Carpinus betulus 'Marmorata' ('Albomarmorata')

lc: marbled white
or: Europe before 1867
in: deVos, Hazerswoulde, Netherlands to trade

Carpinus betulus 'Monument'

ha: pyramidal
or: Italy
li: Dirr, M.A. 1998. Man. Woody Land. Plts. Stipes. p. 180

Carpinus betulus 'Lacinata' = 'Incisa'

 

Carpinus betulus var. parva O. Radde

ls: ovate
ll: smaller than species typical
lv: more pubescent, especially in the lower half of the blade. The nut is also pubescent at the apex.
eval: of no real horticultural merit

Carpinus betulus 'Pendula'

Click image to enlarge
Raulston Arboretum. Summer 2003.

ha: irregularly weeping, pendulous, usually very small and shrubby, umbrella-like to subglobose with time, semi-dwarf. Krussman
ha: states it is "very weak growing" so it is not widely sold. Older twigs may be erect at times.
eval: 'Vienna Weeping' is strong, more elegant and has replaced it.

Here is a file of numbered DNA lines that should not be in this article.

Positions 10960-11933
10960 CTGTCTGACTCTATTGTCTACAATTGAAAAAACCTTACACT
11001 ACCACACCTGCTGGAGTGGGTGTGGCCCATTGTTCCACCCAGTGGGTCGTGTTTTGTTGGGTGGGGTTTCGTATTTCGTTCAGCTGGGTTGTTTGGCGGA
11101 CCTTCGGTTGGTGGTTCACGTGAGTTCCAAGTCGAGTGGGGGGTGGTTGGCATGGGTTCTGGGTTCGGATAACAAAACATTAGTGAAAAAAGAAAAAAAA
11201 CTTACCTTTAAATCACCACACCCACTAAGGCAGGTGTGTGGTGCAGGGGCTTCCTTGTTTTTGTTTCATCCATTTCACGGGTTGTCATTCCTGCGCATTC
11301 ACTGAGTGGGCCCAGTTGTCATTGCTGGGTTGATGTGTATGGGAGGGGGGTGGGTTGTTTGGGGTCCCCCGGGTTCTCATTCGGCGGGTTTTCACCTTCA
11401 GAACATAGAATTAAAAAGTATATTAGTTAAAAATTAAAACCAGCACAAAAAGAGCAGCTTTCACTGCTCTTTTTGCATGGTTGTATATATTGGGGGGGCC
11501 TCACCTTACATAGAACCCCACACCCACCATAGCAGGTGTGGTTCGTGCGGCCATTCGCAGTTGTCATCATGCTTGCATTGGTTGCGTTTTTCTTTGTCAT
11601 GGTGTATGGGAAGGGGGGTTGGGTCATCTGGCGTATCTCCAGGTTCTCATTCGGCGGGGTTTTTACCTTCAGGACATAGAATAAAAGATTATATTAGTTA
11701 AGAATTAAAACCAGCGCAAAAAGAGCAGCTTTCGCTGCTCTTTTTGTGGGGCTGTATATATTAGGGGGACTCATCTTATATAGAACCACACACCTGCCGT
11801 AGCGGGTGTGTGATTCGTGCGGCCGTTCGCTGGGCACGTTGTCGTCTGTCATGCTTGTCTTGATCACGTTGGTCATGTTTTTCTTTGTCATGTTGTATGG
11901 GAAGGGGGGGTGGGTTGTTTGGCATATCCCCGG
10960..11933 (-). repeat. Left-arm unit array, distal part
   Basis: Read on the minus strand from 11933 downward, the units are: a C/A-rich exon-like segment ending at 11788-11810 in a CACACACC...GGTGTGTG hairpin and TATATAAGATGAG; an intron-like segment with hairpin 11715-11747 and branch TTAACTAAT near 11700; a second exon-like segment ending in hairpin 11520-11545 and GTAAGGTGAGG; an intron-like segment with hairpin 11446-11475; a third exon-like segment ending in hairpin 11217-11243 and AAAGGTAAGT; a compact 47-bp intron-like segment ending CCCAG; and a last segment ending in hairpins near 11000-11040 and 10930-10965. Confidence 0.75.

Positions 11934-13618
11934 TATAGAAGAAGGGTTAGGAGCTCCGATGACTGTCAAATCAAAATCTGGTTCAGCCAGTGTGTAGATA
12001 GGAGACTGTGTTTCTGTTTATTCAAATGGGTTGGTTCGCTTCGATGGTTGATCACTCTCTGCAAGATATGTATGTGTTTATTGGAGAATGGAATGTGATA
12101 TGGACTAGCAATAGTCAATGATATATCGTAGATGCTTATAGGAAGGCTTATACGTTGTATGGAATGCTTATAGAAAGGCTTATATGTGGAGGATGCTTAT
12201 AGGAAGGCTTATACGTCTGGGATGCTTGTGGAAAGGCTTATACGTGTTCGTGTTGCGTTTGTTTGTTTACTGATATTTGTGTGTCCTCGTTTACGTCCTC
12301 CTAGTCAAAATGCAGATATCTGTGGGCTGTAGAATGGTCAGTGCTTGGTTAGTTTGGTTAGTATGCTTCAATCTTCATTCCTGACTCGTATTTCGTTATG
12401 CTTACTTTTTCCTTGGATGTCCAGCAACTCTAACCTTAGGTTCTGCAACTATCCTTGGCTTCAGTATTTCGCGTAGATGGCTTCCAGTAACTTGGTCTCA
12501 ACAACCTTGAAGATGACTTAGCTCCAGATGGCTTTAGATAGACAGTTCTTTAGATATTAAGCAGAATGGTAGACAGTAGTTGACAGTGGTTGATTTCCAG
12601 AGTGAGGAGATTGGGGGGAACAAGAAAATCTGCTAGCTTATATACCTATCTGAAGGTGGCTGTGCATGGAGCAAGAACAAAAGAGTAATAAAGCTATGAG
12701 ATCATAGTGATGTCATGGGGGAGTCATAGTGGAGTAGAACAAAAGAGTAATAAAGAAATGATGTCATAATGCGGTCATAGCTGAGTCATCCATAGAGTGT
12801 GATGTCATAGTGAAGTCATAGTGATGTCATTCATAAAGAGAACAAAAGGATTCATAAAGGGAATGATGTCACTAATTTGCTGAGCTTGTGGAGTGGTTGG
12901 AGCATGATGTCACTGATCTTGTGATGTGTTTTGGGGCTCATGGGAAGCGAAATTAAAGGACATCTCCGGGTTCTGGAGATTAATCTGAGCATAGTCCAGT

so:
Forest Farm

Carpinus betulus 'Pendula Dervaesii'

click image to enlarge
Raulston Arboretum. Summer 2003. Based on this and other young plants we know it tends to be more upright, arching, and graceful than the sprawling, spreading, and irregular 'Pendula'.

click image to enlarge
Dawes Arboretum. Summer 2003. A strange if not interesting plant on a foggy day on the large lawns of the Dawes Arboretum. This plant is less upright or more shrubby than some others we have seen.

ha: "still more elegant" than 'Pendula' according to Bean.

Carpinus betulus 'Pinoccheo'

ht: 20 ft. tall x 5 ft. wide as young trees
ha: narrowly columnar, vigorous. A plant at the Raulston Arboretum is very loose though narrow and is quite fruitful.
in: Arborvillage, Holt MO
li: Dirr, M.A. 1998. Man. Woody Land. Plts. Stipes. p. 180

Carpinus betulus 'Punctata'

lc: finely spotted white, not bold nor very showy. A pure collector's item and quite rare.

Carpinus betulus 'Purpurea'